Despite the fact that we live in the same town, I was introduced to Tom through this website. He hosted a rock and metal show on Swindon105.5, during which he would bring his listeners the latest news in metal. It turned out he’d been getting his news from MetalUnderground.com and as soon as he found out that the only English writer for the website lived in the same town as him, he excitedly invited me on the show. As soon as I met him, I liked him. He was a big man with a bigger smile and was so welcoming and eager to talk about metal, what had been going on in metal recently and what metal CDs I’d brought with me (Motorhead’s, "Inferno," Celtic Frost's, "Monotheist" and a third, which I can’t remember right now.) He opened the show with “Deliverance” by the British goth rock band, The Mission U.K. and I instantly loved the song. After I asked him what it was called, he coolly but happily informed me before telling me to stick around after the hour was up. As soon as he wrapped up the first hour, he burned the entire show we’d done on to a CD for me, just so I could have a copy of "Deliverance." Name me one other DJ that would do that!
We had a great time together on the show, playing all kinds of rock music and discussing the week’s events, along with the forthcoming FIFA World Cup, whereby he informed me that he didn’t like the same football as me, he liked American football. Correction: He LOVED American football! While it’s a sport I’ve never had much interest in, every time I mentioned it he’d be there to talk about it, encourage me to watch more and cheer on his beloved Vikings. Tweeting each other during this year’s Super Bowl half time show was particularly fun. In November 2011 he parted ways with Swindon105.5 though his radio career continued through his contributions to Dark Asylum Radio. It was a job that he and his frankly awesome voice were simply made for. The man was like Tommy Vance, he just sounded so cool. When he spoke, people listened and usually, they’d laugh when he finished. I could go on about Tom but ultimately the things I’ll remember most about him was that he was one of the most genuine people you could meet. He didn’t accept charity, he had an infectious enthusiasm, a passion for music rarely seen and was honestly one of the nicest men around. The Metalunderground.com community, my town and indeed, the world, has lost a true gentleman. Tom Himself is simply too big of a personality to forget. More...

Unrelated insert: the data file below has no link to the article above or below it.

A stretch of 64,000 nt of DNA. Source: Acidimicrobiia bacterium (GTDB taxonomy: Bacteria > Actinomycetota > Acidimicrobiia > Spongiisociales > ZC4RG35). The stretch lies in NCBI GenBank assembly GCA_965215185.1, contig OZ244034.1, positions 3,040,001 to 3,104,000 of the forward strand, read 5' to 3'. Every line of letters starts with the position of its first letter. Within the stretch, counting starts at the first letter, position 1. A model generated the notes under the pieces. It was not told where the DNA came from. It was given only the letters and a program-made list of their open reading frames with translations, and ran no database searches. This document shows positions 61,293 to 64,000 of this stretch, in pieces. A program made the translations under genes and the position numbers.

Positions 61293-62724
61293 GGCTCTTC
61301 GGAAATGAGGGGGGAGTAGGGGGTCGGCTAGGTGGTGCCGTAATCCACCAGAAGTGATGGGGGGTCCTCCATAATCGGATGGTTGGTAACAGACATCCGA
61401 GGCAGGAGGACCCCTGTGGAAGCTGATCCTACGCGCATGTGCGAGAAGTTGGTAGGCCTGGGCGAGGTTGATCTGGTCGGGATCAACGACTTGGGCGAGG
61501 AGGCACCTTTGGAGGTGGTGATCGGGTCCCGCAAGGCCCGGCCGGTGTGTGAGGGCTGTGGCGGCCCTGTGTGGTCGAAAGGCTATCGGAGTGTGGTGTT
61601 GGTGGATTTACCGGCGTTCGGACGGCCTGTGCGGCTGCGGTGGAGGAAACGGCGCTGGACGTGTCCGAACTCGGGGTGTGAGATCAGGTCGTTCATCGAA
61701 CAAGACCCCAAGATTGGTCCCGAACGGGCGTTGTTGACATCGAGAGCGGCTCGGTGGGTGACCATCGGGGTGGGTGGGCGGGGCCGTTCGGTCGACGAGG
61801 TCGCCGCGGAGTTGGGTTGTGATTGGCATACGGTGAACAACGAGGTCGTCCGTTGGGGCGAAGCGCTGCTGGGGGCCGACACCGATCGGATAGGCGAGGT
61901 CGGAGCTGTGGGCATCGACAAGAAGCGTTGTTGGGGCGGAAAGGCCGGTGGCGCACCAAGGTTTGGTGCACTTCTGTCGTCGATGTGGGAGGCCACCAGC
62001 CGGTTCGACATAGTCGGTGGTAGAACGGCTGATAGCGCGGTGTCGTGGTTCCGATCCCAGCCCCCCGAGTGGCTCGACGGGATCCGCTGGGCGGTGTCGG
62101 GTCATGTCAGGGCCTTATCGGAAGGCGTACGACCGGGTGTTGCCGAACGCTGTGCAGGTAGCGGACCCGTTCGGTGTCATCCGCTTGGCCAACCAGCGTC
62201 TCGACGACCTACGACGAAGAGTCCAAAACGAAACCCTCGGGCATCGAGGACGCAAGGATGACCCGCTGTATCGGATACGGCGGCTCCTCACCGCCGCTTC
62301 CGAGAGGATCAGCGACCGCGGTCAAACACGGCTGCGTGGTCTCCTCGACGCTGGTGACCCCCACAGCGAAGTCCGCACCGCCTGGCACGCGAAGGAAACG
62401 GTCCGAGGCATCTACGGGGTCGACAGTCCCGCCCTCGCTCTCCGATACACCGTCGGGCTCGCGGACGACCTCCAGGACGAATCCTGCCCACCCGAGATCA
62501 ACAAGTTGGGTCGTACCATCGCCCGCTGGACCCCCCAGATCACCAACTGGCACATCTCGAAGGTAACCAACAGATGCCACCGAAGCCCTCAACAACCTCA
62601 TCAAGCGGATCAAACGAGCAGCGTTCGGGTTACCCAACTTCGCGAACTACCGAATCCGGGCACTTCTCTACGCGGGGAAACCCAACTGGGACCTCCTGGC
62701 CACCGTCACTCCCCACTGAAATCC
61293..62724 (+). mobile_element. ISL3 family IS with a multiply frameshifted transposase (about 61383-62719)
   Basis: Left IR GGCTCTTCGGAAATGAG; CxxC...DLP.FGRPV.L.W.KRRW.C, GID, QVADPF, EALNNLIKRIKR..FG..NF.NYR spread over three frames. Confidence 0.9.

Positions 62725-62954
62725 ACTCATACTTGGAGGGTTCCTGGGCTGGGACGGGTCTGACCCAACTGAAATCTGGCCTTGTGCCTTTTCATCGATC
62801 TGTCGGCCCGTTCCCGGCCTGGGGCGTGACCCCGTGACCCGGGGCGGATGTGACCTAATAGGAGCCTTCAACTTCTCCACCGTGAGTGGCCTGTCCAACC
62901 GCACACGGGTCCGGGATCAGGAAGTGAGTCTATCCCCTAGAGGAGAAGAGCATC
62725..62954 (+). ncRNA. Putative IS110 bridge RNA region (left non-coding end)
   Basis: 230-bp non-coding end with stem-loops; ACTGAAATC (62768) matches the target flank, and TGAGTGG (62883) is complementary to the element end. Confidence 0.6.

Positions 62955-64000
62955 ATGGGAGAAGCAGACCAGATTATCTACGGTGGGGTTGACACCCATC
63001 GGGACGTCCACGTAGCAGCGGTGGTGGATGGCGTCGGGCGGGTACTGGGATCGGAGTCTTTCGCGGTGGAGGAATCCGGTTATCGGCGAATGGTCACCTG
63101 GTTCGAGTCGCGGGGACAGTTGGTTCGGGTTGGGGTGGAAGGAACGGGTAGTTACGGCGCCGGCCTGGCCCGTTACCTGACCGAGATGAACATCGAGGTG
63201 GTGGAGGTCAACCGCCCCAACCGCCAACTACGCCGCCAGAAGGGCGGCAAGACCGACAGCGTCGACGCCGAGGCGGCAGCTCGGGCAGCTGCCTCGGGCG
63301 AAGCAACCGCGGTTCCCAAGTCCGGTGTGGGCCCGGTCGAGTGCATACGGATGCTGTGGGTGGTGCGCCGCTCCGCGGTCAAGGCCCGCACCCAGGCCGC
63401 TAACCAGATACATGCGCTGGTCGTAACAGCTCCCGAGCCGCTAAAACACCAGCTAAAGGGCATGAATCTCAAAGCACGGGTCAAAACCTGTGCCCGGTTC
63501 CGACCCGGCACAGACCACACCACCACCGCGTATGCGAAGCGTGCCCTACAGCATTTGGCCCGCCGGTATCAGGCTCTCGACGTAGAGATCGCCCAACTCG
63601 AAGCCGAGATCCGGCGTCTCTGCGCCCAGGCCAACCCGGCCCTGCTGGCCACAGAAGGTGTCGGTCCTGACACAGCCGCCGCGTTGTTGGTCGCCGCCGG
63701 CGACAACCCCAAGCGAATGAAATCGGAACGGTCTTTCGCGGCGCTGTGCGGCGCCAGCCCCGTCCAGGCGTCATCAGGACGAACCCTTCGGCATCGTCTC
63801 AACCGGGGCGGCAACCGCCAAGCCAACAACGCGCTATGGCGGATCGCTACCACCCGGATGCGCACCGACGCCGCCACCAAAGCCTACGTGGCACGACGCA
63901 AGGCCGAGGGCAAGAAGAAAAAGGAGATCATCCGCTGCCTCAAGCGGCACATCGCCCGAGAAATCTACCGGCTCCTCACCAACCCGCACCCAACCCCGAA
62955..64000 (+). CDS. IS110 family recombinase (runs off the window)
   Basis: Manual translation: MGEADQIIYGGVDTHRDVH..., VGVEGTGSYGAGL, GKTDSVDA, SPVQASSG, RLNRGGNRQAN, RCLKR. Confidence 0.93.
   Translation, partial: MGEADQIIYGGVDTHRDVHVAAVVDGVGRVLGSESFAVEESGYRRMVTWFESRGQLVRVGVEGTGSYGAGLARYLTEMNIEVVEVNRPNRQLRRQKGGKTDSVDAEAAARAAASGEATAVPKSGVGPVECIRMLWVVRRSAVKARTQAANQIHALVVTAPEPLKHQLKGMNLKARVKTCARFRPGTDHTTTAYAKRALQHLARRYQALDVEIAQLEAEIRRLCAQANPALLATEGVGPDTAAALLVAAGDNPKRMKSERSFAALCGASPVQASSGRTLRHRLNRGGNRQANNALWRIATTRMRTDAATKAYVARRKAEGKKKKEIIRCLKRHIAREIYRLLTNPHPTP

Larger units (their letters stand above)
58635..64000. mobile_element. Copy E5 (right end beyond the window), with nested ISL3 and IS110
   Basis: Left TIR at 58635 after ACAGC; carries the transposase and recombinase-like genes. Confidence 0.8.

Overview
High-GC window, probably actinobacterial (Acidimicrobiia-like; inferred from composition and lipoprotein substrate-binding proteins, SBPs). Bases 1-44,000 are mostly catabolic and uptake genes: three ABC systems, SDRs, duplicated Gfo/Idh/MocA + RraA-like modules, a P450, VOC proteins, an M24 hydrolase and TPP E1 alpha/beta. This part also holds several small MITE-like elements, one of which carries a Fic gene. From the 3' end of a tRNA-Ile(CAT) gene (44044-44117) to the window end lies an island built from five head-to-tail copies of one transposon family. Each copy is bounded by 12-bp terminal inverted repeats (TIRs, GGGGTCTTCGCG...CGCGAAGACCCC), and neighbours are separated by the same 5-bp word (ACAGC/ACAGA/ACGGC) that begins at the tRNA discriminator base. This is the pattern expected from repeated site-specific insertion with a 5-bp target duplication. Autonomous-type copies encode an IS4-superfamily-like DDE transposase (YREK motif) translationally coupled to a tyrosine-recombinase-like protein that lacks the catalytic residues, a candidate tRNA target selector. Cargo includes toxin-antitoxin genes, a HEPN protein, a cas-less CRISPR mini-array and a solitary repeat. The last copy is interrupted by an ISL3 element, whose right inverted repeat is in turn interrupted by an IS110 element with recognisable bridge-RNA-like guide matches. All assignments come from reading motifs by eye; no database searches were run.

As Thanksgiving approaches many record labels, bands, and music retailers are already starting up their Black Friday/Cyber Monday deals. Below we have listed those that are available now, and this article will be updated throughout the week as more sales come in, so check back often!
In honor of cyber Monday (but actually available now), PROSTHETIC RECORDS is offering a variety of t-shirts and albums for $5 - $10 from the likes of Beneath the Massacre, All That Remains, Batillus and more. Check out the full list of titles right here. Starting on Friday, November 23rd the Prosthetic Records webstore will also be offering 10% off everything with the code "BF2012."
ROXX RECORDS has an "unblack" sale starting on Thursday with a variety of albums for $4 using code "UNBLACK2013" at the Roxx Productions website here.
Music from Flyleaf, KISS, and various other rock acts will be on sale for $7.99 via THE BLACK FRIDAY FRENZY starting November 23rd.
FACEDOWN RECORDS has already started a full Thanksgiving week sale, with special offers on various albums and merch ranging in price from $1 - $6.99. Check out all the sales at this location, which includes music from War of Ages, Sleeping Giant, and more.
AMAZON.COM is already running online Black Friday sales on hard rock and metal, which rotate on a daily basis. You can check out the full list right here, which currently includes Ill Nino, Queen, Meshuggah, and more.
THE OMEGA ORDER has a variety of albums in differing formats on sale with prices ranging from $2.49 - $9.99 from bands such as Agalloch, Anathema, The 69 Eyes, Immortal, Hortus Animae, and many more. Check out the full listing of albums on sale over here. More...
September 14th through the 17th marked the 12th year for the ProgPower USA festival, which has become the United States’ premier multi-day heavy metal festival over that time. I was on site for three of the days, and I've published photos taken during each band’s set. The photos are sorted by the three dates: Kick-Off Day, Day One, and Day Two.
This year, the festival headliner was Therion, backed by the reunited Sanctuary (featuring Warrell Dane and Jim Sheppard of Nevermore,) former Emperor front-man Ihsahn, Swedish melodic titans Evergrey, and 12 other comparable acts: Haken, Powerglove, Vanden Plas, Creation's End, Darkwater, Eldritch, Mob Rules, Voyager, Forbidden, Labyrinth, Red Circuit, and While Heaven Wept. Day-by-day show write-ups of the Kick-Off Day, Day One, and Day Two are also available. During the festival, I got to conduct interviews with Evergrey, Darkwater, Haken, Red Circuit, Powerglove, Creation’s End, and Leprous, which was Ihsahn’s backing band for his US solo project debut.